Hôtel de Ville on the Grand-Place in Mons
SHAPE is complemented by Chièvres Air Base, 25 minutes up the road. This is a small installation, complete with American amenities like Commissary, PX, gym, lodging, barracks, thrift shop, kennel, library. Everything else is located at SHAPE: schools, CDC, clinic, mailroom, most jobs, the main chapel, some housing, library, gym and pool, club, book shop, et cetera. Most people would agree that SHAPE is the center of life while stationed here. There is some government housing available, some located on SHAPE and near Chièvres and some spread throughout the area, but most Americans live in rentals on the economy.
At the local zoo (a major tourist attraction), Pairi Daiza
The clinic is basic and for any specialists or baby-having you will have to go off base to a Belgian doctor, of which there are plenty of local options or almost-local options in Brussels. The clinic staff makes this easy. Landstuhl Regional Medical Center is also an option, if the minimum three hour drive floats your boat.
There is a grocery store on SHAPE--Carrefour, a common local brand. Along with food, it carries a small selection of household electronics, baby items and clothing and is a great resource for getting set up when you first move here. Americans do not pay certain taxes in this particular store when they shop with their SHAPE ID, so buy your new vacuum and iPhone here and not on the economy!
There is a CDC on SHAPE, along with several off-base care options for young kids and even more options once they reach age two and a half (when Belgian public preschool starts). There is an American DoDEA school on SHAPE, as well as others: a Canadian school, British school, Belgian school, and several others. Some parents apply to send their kids to other countries’ schools. It is also not uncommon for parents to send their kids to off-base Belgian schools, which are free and open to all residents.
SHAPE is in such an excellent location for travelling to diverse locales that sometimes just staying in country gets overlooked. It is 45 minutes from Brussels, and one and a half hours from Antwerp and Bruges (actually, just about everywhere in Belgium is less than two hours away). Belgium borders France, the Netherlands, Germany, and Luxembourg. SHAPE is 25 minutes from the French border, two hours from Aachen (Germany), less than three hours from Paris and Amsterdam, and just a few from London. Belgium itself is drenched in history from both world wars and further back, has beaches on the North Sea, and includes small but beautiful wild mountains in the Ardennes.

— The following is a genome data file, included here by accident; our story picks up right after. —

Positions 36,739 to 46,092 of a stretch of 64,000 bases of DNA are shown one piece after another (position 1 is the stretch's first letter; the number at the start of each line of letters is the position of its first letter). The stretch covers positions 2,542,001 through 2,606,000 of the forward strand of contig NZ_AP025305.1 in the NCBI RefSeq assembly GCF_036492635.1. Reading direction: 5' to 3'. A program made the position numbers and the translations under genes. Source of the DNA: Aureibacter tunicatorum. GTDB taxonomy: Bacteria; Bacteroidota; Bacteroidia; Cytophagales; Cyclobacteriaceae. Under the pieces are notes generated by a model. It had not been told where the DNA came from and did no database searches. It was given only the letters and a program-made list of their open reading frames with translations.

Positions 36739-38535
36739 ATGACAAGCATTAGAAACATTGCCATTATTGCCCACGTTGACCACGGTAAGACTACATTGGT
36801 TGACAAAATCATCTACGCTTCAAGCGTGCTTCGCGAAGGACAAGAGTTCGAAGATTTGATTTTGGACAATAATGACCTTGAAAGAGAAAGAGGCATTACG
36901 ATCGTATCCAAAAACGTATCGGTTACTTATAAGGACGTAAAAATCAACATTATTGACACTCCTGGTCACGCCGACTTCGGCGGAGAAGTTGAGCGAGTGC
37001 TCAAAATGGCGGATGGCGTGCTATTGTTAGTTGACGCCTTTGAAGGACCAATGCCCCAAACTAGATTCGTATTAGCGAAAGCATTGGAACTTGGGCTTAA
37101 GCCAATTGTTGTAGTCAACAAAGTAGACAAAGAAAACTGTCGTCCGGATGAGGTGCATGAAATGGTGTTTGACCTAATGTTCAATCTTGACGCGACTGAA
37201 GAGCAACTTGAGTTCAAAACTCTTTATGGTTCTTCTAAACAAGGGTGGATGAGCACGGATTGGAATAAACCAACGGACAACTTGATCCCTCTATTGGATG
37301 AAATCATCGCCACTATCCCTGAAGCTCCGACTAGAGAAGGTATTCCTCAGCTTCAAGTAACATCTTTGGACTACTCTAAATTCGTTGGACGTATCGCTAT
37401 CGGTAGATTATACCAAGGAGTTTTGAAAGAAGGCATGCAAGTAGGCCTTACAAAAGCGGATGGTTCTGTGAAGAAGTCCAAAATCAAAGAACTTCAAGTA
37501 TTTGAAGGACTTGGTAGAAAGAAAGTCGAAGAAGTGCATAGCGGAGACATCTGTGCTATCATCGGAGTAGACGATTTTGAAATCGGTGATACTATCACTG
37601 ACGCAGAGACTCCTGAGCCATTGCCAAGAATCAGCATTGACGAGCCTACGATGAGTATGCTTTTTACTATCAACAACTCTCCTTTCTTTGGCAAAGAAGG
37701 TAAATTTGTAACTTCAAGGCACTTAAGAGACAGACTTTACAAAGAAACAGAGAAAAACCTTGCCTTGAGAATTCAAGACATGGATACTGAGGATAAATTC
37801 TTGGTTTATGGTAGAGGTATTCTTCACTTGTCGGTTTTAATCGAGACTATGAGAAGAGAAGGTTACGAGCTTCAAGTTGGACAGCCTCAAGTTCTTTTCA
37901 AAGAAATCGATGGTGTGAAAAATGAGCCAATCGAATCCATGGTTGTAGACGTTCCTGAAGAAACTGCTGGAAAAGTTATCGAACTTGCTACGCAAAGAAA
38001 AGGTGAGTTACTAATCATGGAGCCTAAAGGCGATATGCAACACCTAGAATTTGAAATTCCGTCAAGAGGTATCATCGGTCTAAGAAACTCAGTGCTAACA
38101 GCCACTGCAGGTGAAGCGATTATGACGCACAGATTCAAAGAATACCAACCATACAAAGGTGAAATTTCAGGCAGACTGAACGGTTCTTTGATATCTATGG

Grand-Place in Brussels
It is a trilingual country--primarily with French in the Wallonian south and Dutch in the Flemish north, but also German. Geographically, it is relatively flat but not overwhelmingly so, and it has with a temperate maritime climate--cool, but not too cold and not too hot. Winter is long and summer is short, but everything is marvelously green year-round. I’ll expound the climate next time, as it’s a frequent concern raised by those moving here.
OK, you say, I am starting to get the facts. But what is it like? How does living there feel? Well, please stay tuned for Part II.
SHAPE Fest, an annual celebration of all the NATO countries
I resolve to sing hymns with friends.
I resolve to stop moaning and learn some French. (Update: the other day at the tennis club I overheard and understood a grandpa sighing “La vie est pas facile…” How appropriate.)
I resolve to occasionally be on time, sometimes even with my hair dried.
I resolve to look in the mirror less, and when I do, to never again label my body pathetic or weak or broken or to throw any other curses at this thing the Lord has knit together and sustained.
I resolve that even if I spend another whole year in survival mode, I will accept it not with resentment but with gratitude, not with worry and white knuckles but with humility and open hands. I resolve to greet each day with gladness as a thing the Lord has put in front of me, to do this even if my hands only swell more and my knees never fully straighten, if pain remains a constant and if my wonky eye turns out to be a Thing. I will hold in front of me the words “He makes me lie down in green pastures”, so when He literally does this I will remember it is out of or for goodness.
I resolve to dare to want and to dream, two things I am terrible at, and not to fall into the comfortable rut of no expectations. I resolve to hold my wants and dreams loosely in the face of a generous God who says yes, a wise God who says no.
I resolve to speak truth instead of tickling ears with flattery.
I resolve to become a reader again. I resolve to read fewer headlines and more articles. I resolve to not consume so much of the internet that I am utterly jaded. I resolve to read more of my friends’ blogs and fewer of strangers’. I resolve to actually answer personal emails sometimes. And also: books. Those are a thing.
I resolve to hold my kids’ souls tight and their bodies loosely. I will get lessons for my daughter in the instrument she wants to play, not in the one I wanted her to play. I will not treat my son like an alien--but man, boys are weird, am I right?
I resolve to stay in touch with the dear ones, the ones who slip away so naturally with the kind of life we lead. I resolve to let neither shyness nor laziness nor time zones stop me.
I resolve to continue buying pain au chocolat every blessed time I go into the grocery store, because life is short and European tours are shorter. I resolve to try not to devour them immediately in the car in the parking lot in a ravenous carb-lust. Yay planning!
I resolve to not tally up my ten thousand small failures, or yours, because His mercies are new every morning.